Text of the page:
Conservation of natural resources is a priority for Oregon and an important element of the land use program. The quality of life made possible by a healthy environment and open spaces continue to attract new people and business to the state. Statewide planning goals and administrative rules require local governments to address a variety of resources such as wetlands, fish and wildlife habitat, renewable energy sources, and water quality when making land use decisions.
More information on these and other resources can be found here: Statewide Planning Goal 5.
Riparian Area, Wetlands and Wildlife Habitat
Local protections are an important component of efforts to preserve rivers, lakes, wetlands and habitat. Goal 5 provides process steps to inventory, evaluate, and protect these significant natural resource sites. A priority is placed on the protection of: fish bearing lakes and streams; high functioning wetlands; and habitat that serves endangered, threatened, and sensitive species, and big game.
Often, local land use planning efforts improve and support conservation efforts at the state level. Local planning for riparian areas and wetlands supports efforts to preserve water quality. Wetland inventories conducted by local jurisdictions provide data to improve the state's wetland inventory maintained by the Oregon Department of State Lands. Additionally, local land use planning regulations for fish and wildlife habitat should integrate with the state's Conservation Strategy managed by the Oregon Department of Fish and Wildlife.
Oregon administrative rules (OARs) provide the procedures and criteria local governments must use to conduct an inventory and evaluation of these natural resources. The rules also mandate the creation of local land use programs to conserve and protect them.
OAR Chapter 660, Division 23
Riparian Areas (OAR 660-023-0090)
Wetlands (OAR 660-023-0100)
Wildlife Habitat (OAR 660-023-0110)
The federal Endangered Species Act (ESA), passed in 1973, helps to steady the amount of species at risk of extinction. A primary focus of the ESA is to conserve the habitats upon which threatened and endangered species depend. Additionally, local land use planning can be used to protect wildlife habitat and improve species populations. Local jurisdictions should always consider the impact to listed species and their habitats when implementing their plans and codes.
Endangered Species in Oregon
Goal 5 recognizes that scenic views and sites can be essential to a community's identity. Goal 5 rules allow cities and counties to identify and protect scenic resources, but it is not required. The rule describes the procedures a local jurisdiction must follow if they choose to identify and protect significant scenic resources. Protection is usually achieved by placing limits (such as design standards or height limits) on development that could impair a scenic view or block visual access to a scenic site. See (OAR Chapter 660 Division 23) for more information.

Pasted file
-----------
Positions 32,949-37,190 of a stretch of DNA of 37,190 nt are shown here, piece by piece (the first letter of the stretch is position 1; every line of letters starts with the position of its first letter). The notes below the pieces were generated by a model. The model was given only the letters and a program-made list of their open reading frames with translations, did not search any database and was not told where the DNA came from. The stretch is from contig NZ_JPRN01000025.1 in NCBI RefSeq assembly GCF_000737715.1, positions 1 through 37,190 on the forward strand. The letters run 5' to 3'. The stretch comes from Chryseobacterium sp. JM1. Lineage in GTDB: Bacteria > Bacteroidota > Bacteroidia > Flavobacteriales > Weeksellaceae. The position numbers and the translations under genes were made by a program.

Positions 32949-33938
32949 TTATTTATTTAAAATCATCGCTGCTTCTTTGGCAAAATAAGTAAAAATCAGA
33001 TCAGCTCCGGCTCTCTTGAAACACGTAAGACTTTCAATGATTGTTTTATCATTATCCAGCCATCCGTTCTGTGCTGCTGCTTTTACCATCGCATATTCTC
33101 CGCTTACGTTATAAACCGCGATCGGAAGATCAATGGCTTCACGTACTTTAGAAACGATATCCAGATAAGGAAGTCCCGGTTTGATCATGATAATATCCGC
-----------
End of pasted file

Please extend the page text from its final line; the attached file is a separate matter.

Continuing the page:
Willamette River Greenway
Statewide Planning Goal 15 was adopted to protect, conserve, enhance, and maintain the natural, scenic, historical, agricultural, economic, and recreational qualities of lands along the Willamette River. This goal established the Willamette River Greenway to preserve the qualities of this region as they were in 1975. The Greenway Program identifies lands for preservation and improves the coordination of state and local governments in protecting the natural resources of this region.
More information about the Willamette River Greenway is provided by:
Drinking Water / Groundwater Resources
Goal 5 rules for groundwater resources (OAR 660-023-0140) allow local governments to limit development in areas where contamination of a drinking water source is a concern. Local jurisdictions may adopt a groundwater protection plan as part of their comprehensive plan to preserve these natural resources.
In addition to the statewide land use program at DLCD, two other state agencies are also working to protect the quality and quantity of groundwater resources in the state: the Oregon Health Authority and the Oregon Department of Environmental Quality. These programs conduct inventories and risk assessments on drinking water systems in Oregon.
Aggregate and Mineral Resources
Aggregate, including crushed rock, gravel, and sand, is a natural resource essential for the production of concrete and the construction and maintenance of roads. The Goal 5 rule for aggregate resources (OAR 660-023-0180) requires detailed, purposeful planning for new and expanding aggregate mines. The required planning process balances the need to preserve farmland, reduce impact on nearby property owners, and maintain a supply of high quality aggregate in all regions of the state.
Planning for Sand and Gravel (Aggregate) Mining
Renewable Energy Siting
Interest in the development of renewable energy sources, like wind, solar, and wave, continues to increase. Goal 5 recognizes that renewable energy sources may need to be identified and protected for their extraction or use. The Goal applies to potential natural gas, surface water, geothermal, solar and wind-generating areas (see OAR 660-023-0190). It specifies the process for identifying energy sources and instructs local governments to adopt land use regulations to protect these areas from future conflicting uses. Additionally, ocean energy is considered a renewable energy source with the potential to reduce the human need of fossil fuels, such as coal or gas. Ocean energy facilities may promote the use of energy from wind, wave, current, or thermal, which may reduce the environmental impact of fossil fuels.
For more information, see the Renewable Energy Siting page.